Thursday, September 16, 2010

What IS It?

We've seen hundreds of these on our trip so far.  Gulls like to
perch on them.
Wow, many people knew instantly what those Ziploc bags full o' water  I described back on Sept. 13 were for:  Allegedly, they repel flies.  Do they?  A university scientist has actually done some research.  See what YOU think! Personally I think this work is a contender for the IgNobel awards, coming up September 30th.

As the first person to answer correctly, "Enfanta" claims the prize of a tacky postcard.  Enfanta, just send your snail mail address to slowboat@emailias.com

Take a look at the photo, above right.  That thing looks like a hot tub! (Check out the ladder). Or a really really big tuna can. So why is it full of gravel?  Um, it's NOT a hot tub.  It's not a can of tuna. What IS It?

Back to the Ziploc challenge: The post included a photo, and if you couldn't guess, those were mayflies--hundreds of them--clinging to SlowBoat's solar panels on a cool fall morning.  Now, hmmmpf, I studied mayflies in grad school, and yet I had NO idea that some species hatch out in September rather than May.   (But if you are a fly fisherman, doubtless this is not news.)

And finally:  Let me take this chance to say a big thanks to everyone who comments on the blog. Even when I don't answer each comment personally, I do love hearing from you.  So if you haven't commented yet, shout out!

If you have any questions about SlowBoat, let me know.  Wondering about some aspect of day-to-day boating life?  Want more photos of the handsome captain?  More alt energy stories?  More travelogue about the cool places we visit?   And most importantly, do you have suggestions for places we should visit/sustainable energy projects we should know about?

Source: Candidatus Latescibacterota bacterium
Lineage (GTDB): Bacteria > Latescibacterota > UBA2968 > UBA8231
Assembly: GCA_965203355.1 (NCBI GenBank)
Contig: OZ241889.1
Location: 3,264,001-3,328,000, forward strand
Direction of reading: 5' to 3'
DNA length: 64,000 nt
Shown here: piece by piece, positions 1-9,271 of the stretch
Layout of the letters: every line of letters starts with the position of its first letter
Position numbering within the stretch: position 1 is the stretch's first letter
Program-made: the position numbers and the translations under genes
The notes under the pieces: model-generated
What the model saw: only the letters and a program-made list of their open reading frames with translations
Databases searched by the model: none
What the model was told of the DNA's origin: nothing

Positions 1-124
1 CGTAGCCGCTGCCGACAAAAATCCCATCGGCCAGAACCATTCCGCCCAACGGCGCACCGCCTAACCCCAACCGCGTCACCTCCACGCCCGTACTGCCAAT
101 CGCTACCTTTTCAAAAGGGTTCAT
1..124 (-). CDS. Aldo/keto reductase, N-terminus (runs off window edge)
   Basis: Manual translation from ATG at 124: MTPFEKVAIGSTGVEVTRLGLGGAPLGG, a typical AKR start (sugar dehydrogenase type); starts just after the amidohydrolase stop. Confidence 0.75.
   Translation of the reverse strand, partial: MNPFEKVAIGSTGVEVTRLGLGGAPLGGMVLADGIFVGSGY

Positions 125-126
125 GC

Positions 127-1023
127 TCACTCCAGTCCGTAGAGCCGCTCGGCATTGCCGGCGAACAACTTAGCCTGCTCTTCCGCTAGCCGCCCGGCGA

We'll be on the Mississippi River for about 200 miles, from Alton, Illinois, through Cape Girardeau to Cairo, Kentucky, where Dragonfly will cruise upstream (!) on the Ohio River for a short distance, then take the Cumberland River to the "Land Between the Lakes" and the Tennessee River.

For the next week or so we will be anchoring out, so if blog posts are less frequent, you know we're in an internet-free zone (yes those places DO still exist in America.)


  1. Looks like some sort of caisson or a breakwater type thing.

    Probably completely wrong and it'll turn out to be something boats can tie up on so the inhabitants thereof can climb up and lounge on their beach chairs. Either that or it's a gravel storage container because they've run out of room to store gravel on land... yea, that's probably it... big dump trucks drive out there and dump gravel in it.

  2. How about a biological filter to clean the water?

  3. Wow, you guys are zooming right along. Are you ahead of schedule?

  4. My guess is that those are ice breaks. They cannot serve for docking purposes as there are no visible bits, nor are they navigation aids.

  5. Wow, some good guesses here. I'm going to leave this contest open for one more day--any other creative thoughts?

    To answer Scott Berger's quesiton, we ARE a bit ahead of schedule, mostly because in this particular stretch of the trip, there are not very many "official" safe places to spend the night, so you are kind of forced to go long distances each day.

  6. So they're not big gravel storage containers then? Darn, there goes that vision of a huge dump truck with giant inflatable wheels (picture one of those three wheeled beach bike things) puttering over and dumping it's load in a giant coffee can in the middle of the river...